His evidence was clear that a tear would have been picked up in the earlier, more sensitive scan if it had been present. Dr Macgroarty said his clinical examination of Mr Broughton and the normal arthrogram were consistent. He considered it highly unlikely that Mr Broughton suffered a rotator cuff tear as a result of the injury as stated and that he more likely suffered a soft tissue strain which, in Dr Macgroarty's opinion, normally settles over a two to three month period once full treatment is instigated.

With respect to Mr Broughton's complaint of ongoing pain and referral of him to a pain management clinic Dr Macgroarty said he could not dispute Mr Broughton's subjective findings but objectively there was no orthopaedic diagnosis for the pain. The finding of no ongoing orthopaedic complaints had not changed between July and September 2008.

The onus rests with Mr Broughton to show that his entitlement to workers' compensation weekly benefits either ceased at a later date than was determined by Q-COMP or that his entitlement to weekly benefits is continuing. In this hearing Mr Broughton has not called any evidence other than from himself. Medical evidence in relation to the scan performed in November 2008 was not called although the report was admitted without objection. That report shows a tear as described above, however, Dr Macgroarty's opinion is that it must be a new injury as it was not present in the earlier scan and that earlier scan was a more sensitive one than was conducted in November. Moreover, Dr Macgroarty's evidence is clear that as at 3 July 2008 he could not find any objective orthopaedic diagnosis for the pain or any clinical evidence of ongoing orthopaedic complaints.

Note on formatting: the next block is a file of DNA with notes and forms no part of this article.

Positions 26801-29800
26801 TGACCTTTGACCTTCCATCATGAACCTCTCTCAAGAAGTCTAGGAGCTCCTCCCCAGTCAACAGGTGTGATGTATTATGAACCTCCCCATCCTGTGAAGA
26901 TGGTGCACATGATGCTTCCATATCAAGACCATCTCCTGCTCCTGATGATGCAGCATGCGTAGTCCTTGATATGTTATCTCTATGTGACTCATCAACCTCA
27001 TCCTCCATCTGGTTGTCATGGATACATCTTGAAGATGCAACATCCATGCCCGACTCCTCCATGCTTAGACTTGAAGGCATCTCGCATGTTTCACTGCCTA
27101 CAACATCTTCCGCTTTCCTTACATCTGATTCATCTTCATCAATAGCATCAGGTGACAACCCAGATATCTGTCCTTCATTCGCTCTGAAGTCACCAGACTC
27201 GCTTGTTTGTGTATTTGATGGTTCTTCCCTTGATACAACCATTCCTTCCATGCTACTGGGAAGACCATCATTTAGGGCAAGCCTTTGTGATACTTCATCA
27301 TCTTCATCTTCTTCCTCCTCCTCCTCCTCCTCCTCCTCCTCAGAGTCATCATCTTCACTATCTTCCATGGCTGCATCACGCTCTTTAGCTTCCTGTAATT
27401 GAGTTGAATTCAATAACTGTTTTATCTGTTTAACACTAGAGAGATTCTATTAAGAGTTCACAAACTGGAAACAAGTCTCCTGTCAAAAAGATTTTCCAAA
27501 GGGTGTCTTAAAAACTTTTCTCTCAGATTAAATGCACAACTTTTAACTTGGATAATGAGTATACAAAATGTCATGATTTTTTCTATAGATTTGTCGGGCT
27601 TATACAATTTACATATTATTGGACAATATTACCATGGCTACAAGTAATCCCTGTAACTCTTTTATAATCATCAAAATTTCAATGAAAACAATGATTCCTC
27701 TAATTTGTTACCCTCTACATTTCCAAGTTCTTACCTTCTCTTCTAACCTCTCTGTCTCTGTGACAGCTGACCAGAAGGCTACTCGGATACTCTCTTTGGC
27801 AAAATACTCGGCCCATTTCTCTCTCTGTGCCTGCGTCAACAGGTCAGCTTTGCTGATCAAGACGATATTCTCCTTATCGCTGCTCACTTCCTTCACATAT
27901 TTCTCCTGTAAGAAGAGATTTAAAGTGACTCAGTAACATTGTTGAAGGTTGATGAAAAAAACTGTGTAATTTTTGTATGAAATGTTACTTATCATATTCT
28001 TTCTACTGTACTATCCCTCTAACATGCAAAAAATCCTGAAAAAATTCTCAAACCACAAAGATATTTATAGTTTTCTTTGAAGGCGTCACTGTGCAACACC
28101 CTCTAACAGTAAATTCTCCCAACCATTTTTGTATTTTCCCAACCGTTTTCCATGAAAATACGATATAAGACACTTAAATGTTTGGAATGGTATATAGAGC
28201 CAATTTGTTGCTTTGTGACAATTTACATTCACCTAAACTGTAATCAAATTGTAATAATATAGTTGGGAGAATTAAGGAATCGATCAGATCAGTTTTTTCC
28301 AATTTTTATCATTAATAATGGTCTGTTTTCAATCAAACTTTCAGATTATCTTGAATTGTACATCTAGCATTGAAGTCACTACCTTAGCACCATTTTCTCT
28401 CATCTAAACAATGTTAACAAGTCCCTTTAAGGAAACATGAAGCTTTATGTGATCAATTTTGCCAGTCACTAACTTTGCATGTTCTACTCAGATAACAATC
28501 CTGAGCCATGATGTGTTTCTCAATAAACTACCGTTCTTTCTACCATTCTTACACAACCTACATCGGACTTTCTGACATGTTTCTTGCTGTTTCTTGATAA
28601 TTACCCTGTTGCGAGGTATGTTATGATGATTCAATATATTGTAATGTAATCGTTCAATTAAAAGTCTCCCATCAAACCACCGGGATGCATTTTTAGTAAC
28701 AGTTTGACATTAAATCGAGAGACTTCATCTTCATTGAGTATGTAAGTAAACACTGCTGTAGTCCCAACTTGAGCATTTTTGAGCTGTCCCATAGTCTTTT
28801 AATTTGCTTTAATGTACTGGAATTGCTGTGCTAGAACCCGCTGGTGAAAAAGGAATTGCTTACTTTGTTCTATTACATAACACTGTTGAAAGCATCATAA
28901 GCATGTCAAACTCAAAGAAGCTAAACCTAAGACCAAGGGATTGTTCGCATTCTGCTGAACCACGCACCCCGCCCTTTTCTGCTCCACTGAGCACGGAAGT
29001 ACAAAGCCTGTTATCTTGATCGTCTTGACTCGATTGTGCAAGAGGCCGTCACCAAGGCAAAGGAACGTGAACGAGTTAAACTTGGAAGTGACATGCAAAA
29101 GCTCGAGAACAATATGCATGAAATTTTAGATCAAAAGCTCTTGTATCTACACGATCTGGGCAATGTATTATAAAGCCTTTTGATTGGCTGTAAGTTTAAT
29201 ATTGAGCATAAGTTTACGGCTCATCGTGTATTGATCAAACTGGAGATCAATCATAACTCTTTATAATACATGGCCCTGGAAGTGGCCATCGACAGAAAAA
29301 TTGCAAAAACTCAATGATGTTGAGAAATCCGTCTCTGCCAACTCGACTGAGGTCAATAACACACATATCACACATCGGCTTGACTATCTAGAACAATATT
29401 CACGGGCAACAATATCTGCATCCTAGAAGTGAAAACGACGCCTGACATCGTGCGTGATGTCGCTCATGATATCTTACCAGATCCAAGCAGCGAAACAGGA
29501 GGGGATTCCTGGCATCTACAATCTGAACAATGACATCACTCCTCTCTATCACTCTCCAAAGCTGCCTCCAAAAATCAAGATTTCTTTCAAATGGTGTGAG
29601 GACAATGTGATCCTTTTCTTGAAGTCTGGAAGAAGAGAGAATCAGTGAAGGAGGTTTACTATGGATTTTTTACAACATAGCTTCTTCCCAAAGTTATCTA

In the absence of any alternative medical evidence that was subject to cross-examination the Commission accepts the opinion of the Orthopaedic Surgeon who examined Mr Broughton. In particular I accept Dr Macgroarty's diagnosis of the work related injury and his opinions about when it ceased and any tear is a new injury. Based on Dr Macgroarty's evidence I have determined that Mr Broughton's work related injury ceased on 3 July 2008.

As stated earlier in this decision Mr Broughton's weekly benefits ceased from 5 June 2008. Q-COMP submitted that having regard to Dr Macgroarty's reports and evidence weekly compensation should have ceased on 3 July 2008 when Dr Macgroarty could find no ongoing signs of injury.

In the circumstances the Commission accepts the submission of Q-COMP. The Commission sets aside the decision of Q-COMP and substitutes another decision in the terms sought by Q-COMP as follows:

"The decision of Q-COMP dated 31 July 2008 be varied and in substitution thereof the following decision 'Your entitlement to weekly payments has stopped according to s. 144A of the Workers' Compensation and Rehabilitation Act 2003. The Appellant's entitlement to weekly compensation has terminated as and from 3 July 2008'.".

Order accordingly.

G.K. FISHER, Commissioner.

Hearing Details: / Appearances:
200918 February
Released: 27 February 2009 / Mr T. Broughton representing himself.
Mr S. Gray of Counsel instructed by Q-COMP.